He did a jovial Skipper from Gilligan’s Island, “What’s up liddle buddy?”
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I could smell the booze from six feet away. I raised my boot slowly to the
boarding step like I was thinking about how to answer, then lifted myself
fast and grabbed his arm with both hands before he could react. I yanked
back hard and flung him from his seat straight down onto the dirt. He
hit hard, cursed me, and scrambled to get up to fight, but my steel-toed
boot connected mightily with his ribs and he slithered back down on his
stomach. He swore again, and held his side, glaring at me, then at the
other workers who were watching the scene.
I was wearing gloves. I was ready. I actually leaned right over him, my
shadow on him now. “Let’s do it, dipshit.”
He stayed down, lying in the dirt. He called out “Man down” and
yelled out pathetically for a union rep between muttered hisses of “I’ll kill
you, you college shit-fuck.” And he might have. But he got fired first.
I spent an easier summer as carpenter, then a bricklayer—well, okay, a
bricklayer’s helper. I would mix the mortar, the “mud”, and struggle with
a wheelbarrow load over to the wall we were constructing. I would then
sling four or five big shovelfuls onto a metal pan on a scaffold just over
my head. Then I climb up, and sling that same mud up to the next level,
and so forth. Until I got the hang of it, I’d deliver, oh, about a cupful to
the pissed-off masons waiting on the fourth level, the rest slung all over
the worksite on the way up.
It was all hot, back-breaking work that taught me skills I use to this
day (thanks to a string of fixer-uppers). In fact, it could be said that what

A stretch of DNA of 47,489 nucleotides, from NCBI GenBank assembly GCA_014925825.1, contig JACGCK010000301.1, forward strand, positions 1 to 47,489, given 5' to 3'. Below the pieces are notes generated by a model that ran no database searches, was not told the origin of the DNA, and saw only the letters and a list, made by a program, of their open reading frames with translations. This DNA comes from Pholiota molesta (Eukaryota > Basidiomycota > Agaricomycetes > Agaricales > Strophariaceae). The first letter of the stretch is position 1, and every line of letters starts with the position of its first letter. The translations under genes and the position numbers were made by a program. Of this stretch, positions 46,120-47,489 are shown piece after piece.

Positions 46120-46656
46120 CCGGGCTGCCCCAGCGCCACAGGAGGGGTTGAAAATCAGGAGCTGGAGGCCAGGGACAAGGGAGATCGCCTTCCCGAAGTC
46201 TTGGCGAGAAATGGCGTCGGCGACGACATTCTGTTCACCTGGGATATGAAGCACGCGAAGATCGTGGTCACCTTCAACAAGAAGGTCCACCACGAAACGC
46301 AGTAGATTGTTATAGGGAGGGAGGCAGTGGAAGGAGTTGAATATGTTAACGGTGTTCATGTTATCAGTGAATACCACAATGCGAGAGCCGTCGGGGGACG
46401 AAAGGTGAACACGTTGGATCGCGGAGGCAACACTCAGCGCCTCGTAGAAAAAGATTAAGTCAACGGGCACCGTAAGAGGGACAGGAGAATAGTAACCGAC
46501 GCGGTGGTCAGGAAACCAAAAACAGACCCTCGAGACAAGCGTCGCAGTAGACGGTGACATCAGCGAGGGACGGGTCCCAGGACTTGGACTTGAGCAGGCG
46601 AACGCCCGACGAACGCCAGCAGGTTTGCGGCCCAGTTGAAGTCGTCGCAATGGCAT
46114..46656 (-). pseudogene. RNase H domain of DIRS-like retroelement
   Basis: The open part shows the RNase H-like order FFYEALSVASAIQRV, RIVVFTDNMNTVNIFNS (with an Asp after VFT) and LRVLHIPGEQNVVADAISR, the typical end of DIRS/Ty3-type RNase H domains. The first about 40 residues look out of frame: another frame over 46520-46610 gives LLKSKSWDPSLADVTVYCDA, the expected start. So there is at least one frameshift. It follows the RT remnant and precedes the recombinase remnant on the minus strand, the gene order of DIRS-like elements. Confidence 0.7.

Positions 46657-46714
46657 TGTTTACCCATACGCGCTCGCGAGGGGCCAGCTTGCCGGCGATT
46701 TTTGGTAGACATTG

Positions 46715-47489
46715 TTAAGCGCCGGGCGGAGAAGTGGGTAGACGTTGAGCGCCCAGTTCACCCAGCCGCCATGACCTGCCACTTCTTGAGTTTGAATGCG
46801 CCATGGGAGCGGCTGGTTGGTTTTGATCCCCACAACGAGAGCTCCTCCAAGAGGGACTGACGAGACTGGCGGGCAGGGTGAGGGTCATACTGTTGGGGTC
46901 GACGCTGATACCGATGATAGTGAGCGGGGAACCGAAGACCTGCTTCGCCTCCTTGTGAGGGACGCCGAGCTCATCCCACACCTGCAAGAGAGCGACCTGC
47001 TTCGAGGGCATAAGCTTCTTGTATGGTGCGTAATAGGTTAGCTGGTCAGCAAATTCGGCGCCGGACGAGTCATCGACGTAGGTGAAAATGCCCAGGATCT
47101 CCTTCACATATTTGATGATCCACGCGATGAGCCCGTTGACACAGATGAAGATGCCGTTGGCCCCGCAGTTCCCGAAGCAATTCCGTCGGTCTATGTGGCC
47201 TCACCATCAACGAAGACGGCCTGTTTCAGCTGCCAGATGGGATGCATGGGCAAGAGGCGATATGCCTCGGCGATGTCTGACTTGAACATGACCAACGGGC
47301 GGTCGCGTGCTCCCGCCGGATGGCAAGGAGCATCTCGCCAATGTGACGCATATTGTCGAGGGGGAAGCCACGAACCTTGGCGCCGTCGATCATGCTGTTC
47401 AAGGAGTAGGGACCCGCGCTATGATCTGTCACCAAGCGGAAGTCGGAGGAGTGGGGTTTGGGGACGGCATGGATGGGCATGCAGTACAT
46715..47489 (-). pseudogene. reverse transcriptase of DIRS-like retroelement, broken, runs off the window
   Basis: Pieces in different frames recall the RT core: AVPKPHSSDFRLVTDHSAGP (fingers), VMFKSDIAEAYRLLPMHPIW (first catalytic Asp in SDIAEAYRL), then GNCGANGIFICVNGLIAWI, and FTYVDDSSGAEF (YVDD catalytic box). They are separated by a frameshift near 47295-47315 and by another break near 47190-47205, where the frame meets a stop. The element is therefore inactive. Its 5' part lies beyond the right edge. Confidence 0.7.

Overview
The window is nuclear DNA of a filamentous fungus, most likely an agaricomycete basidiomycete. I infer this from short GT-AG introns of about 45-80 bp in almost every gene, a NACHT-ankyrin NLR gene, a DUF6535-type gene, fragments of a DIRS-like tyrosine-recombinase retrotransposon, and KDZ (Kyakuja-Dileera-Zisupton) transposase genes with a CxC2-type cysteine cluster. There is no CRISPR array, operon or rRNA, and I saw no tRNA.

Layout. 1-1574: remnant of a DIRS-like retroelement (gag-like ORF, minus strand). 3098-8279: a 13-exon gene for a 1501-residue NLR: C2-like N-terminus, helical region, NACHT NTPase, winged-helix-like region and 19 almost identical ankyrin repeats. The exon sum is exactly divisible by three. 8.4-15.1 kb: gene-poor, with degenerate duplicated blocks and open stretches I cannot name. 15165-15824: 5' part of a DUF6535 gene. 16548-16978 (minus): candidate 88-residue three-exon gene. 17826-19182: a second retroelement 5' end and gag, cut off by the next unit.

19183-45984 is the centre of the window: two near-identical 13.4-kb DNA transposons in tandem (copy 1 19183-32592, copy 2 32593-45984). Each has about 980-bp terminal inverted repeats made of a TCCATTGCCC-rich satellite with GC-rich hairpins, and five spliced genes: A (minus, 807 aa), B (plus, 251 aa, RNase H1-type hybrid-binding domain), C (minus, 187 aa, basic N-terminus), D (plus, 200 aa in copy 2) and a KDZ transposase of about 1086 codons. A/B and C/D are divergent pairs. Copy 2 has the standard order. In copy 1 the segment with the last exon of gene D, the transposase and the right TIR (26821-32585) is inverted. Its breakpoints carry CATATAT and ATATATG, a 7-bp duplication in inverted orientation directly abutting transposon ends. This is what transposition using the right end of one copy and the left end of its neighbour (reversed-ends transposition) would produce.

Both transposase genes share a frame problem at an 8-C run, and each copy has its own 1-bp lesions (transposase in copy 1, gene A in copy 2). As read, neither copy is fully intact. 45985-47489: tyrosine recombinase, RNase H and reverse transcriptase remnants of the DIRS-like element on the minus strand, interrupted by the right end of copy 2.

I learned on those jobs working my way through college was more useful
than what I learned in the classroom. Carpentry and bricklaying do not
become obsolete, like much of what we learned in class.
The neighborhoods around the area had a lot of blacks, some
students, most not. We mingled pretty easily. We’re “brothers” to them,
but they’re “blood” to each other. Huge, globular afros were the rage,
it’s the Age of Aquarius. We lived and worked among each other in an
easy truce, even made friends. Crow from the wire rope factory had good
parties, outta sight, man! His friends snurfed at us, “Surfers!? Say what!?
Man, you ain’t gettin’ me in that muthafuckin’ ocean, no way.” Jaws was
all the rage that year, and it made us strangely proud. To be out there,
braving the monsters.
During the school year, we worked the night shift. There were
six or seven of us at the wire rope factory, black and white, boisterous
kids in hard hats and thick gloves. No adults around, none. Reels of
steel cable were unspooled like giant thread, then cut to length in the
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cavernous building. If we were making barge slings, 30-foot sections of
the cable were sliced with a saw so big we would lift ourselves off the
floor as we pulled the screaming blade down through the metal. A saw
blade explosion was a major event—it would shake the building like a
thunderclap. The blade shroud saved our lives more than once.
After the rope was cut, a loop was then fashioned at each end, with an
aluminum sleeve hammered over the loop. The sleeve was then wrestled into
position under the shaped die of a 200-ton hydraulic press. Two. Hundred.
Tons. It was one thing to study thermal dynamics and crap like that in
college during the day with dry equations. It was quite another to watch a
chunk of aluminum compress under that much pressure that same night,